Nolan Sedley's Development Blog

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The `TOP 1` Threat

February 02, 2021

Admittedly, ‘Threat’ is an extreme word to use but is worth the buzz, right?

This article stems from a comment a coworker posted on a repository I also monitor. The comment called into question the use of TOP 1 in a MSSQL query using unique criteria in the where clause.A simplified example of the query looks something like this:

SomeEntity.Select("select TOP 1 Id from Users where username = '@username'").Execute().FirstOrDefault();

In this example, the column username is guaranteed to be unique by an index on the table. My colleague’s comment argued that the use of TOP 1 is redundant. At first, this seemed arbitrary and a tad of a nitpick. Then I recalled a bug long ago, where once upon a time, a unique index constraint was dropped from a table and I spent many hours sifting text to find similar code. That is, TOP 1 is not a replacement for the unique index in performance or ensuring data integrity. In fact, its presence in such situations is a danger.

To elucidate, TOP 1 and FirstOrDefault() in this example:

  1. Detract from the unique index present on the table - By implementing these nonequivalent redundancies, the code suggests the data is not actually unique. Neither of these statements require unique data! The code has contradictory implications with the unique index. Additionally, newcomers may assume this is an acceptable pattern and overlook the need for a performant index or constraint.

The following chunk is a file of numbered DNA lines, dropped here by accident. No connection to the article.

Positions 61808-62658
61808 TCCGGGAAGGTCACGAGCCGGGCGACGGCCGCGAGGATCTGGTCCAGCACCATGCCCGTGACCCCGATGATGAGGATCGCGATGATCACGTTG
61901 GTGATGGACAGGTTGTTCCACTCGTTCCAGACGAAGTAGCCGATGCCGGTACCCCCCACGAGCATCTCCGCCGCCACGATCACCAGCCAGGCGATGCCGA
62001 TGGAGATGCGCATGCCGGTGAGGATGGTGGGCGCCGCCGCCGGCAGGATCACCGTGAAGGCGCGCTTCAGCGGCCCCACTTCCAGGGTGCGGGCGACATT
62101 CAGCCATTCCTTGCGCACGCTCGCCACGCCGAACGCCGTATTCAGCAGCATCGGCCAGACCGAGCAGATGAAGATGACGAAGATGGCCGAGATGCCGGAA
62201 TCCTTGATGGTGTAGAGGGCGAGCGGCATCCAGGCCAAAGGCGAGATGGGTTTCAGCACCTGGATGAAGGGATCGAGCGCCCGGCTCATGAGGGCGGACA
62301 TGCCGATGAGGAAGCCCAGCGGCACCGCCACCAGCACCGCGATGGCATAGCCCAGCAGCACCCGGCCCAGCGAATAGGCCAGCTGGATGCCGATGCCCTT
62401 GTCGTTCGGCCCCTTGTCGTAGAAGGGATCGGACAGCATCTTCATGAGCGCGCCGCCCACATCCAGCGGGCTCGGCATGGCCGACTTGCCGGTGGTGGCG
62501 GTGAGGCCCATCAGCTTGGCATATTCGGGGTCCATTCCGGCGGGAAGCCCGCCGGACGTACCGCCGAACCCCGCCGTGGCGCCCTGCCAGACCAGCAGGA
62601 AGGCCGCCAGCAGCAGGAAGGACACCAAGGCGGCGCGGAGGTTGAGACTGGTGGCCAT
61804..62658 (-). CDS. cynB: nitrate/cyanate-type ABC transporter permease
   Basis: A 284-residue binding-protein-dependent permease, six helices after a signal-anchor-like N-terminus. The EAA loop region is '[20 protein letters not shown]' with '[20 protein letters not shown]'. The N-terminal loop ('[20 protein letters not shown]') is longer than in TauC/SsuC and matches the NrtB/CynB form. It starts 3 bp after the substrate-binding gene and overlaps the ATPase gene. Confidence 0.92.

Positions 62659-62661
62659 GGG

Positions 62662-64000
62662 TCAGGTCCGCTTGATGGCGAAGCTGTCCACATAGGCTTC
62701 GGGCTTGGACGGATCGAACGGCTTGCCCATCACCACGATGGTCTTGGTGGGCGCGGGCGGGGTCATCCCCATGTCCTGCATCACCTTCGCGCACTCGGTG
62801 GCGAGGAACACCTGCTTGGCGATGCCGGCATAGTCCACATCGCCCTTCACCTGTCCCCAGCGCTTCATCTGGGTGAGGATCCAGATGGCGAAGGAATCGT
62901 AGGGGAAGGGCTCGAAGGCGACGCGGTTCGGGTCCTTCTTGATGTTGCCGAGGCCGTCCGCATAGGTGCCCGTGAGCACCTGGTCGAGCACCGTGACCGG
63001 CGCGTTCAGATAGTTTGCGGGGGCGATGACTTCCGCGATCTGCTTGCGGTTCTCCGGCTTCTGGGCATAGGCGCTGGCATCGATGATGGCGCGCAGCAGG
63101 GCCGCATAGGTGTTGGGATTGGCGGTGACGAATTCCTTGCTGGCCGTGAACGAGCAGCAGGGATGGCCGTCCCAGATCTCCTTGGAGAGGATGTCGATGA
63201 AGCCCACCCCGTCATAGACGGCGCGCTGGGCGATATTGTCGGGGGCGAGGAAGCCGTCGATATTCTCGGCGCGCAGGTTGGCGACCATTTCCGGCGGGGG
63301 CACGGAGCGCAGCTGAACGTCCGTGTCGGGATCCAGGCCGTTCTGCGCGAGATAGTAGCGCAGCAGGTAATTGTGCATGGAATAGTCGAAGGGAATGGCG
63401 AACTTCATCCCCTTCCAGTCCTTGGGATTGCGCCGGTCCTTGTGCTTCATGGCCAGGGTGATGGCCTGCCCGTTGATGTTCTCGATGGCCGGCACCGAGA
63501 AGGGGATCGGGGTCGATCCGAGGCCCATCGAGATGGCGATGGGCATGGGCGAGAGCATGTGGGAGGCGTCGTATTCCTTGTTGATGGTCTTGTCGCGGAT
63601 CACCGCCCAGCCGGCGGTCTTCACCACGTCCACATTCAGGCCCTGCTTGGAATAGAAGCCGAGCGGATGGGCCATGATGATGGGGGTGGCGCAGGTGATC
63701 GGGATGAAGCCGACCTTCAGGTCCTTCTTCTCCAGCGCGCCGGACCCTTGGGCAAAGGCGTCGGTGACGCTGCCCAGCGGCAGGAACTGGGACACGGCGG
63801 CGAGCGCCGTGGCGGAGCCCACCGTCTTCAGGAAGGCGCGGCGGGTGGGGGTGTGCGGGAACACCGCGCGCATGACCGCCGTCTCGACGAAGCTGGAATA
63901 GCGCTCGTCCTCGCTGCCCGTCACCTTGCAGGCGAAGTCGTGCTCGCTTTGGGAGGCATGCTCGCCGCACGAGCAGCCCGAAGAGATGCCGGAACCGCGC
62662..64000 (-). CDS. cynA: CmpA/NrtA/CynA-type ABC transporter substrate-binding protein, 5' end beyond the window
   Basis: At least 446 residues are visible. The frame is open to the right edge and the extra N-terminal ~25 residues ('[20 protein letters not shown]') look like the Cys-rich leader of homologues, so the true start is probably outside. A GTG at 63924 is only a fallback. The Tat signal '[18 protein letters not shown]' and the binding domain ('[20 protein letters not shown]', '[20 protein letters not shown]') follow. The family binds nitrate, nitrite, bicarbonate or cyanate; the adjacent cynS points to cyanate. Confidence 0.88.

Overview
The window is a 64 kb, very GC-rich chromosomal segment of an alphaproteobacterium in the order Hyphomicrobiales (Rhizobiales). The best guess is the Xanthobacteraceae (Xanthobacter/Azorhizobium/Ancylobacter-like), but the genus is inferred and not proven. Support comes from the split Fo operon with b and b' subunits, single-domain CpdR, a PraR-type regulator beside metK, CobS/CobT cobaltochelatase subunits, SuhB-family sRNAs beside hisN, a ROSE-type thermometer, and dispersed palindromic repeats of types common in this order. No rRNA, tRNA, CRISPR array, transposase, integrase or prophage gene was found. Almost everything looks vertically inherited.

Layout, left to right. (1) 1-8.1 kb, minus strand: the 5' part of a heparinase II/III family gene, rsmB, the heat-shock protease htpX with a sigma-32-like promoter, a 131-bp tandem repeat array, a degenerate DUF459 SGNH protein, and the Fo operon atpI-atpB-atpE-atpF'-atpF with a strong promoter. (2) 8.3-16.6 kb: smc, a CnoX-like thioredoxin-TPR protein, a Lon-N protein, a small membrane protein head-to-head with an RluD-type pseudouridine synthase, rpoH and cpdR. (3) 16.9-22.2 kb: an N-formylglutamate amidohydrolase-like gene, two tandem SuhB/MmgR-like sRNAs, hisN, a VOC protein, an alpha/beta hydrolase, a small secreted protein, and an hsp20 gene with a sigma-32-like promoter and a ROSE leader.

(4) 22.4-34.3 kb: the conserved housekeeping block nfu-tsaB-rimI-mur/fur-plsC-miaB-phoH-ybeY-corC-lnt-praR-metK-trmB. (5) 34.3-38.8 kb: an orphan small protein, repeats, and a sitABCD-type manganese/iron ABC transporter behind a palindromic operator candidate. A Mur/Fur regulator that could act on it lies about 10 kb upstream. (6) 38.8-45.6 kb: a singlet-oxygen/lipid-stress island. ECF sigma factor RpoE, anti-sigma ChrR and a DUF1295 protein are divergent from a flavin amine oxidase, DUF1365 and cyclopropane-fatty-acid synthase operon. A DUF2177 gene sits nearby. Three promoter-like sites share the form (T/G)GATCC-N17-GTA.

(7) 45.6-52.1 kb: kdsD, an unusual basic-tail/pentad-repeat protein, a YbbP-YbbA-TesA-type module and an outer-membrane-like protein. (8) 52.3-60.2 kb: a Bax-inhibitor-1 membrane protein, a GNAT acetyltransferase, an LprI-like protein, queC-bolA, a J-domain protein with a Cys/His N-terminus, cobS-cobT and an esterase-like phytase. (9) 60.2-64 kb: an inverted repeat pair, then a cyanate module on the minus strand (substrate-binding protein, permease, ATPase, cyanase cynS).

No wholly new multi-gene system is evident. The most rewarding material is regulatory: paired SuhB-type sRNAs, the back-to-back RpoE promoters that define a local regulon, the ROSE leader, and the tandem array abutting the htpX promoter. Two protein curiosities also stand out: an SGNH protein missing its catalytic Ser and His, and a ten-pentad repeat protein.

2. Mask unexpected issues with data integrity - If the unique constraint was accidentally dropped from the table this code would continue to work and we might not figure out there is an issue with data integrity until it has impacted customers. This code possible issues and can make them hard to find.

You and I do not want any of these possibilities to occur. Fortunately the proper implementation is easy in this situation:

  1. Do not use TOP 1 - We expect a unique index; let’s make sure it is used.
  2. Use SingleOrDefault - Be explicit. We only expect one record. If there is more than one then there is likely a problem that is worthy of an exception. Help us catch bugs.

That is it. When in doubt, remember to keep it simple and avoid adding code that is not purposeful.

Hello, I am Nolan! I currently develop as a software engineering manager at Appfolio Investment Management. I am especially well-versed in .NET and JavaScript development and have been recently making strides in Ruby. Find more information about my career experience at LinkedIn and GitHub.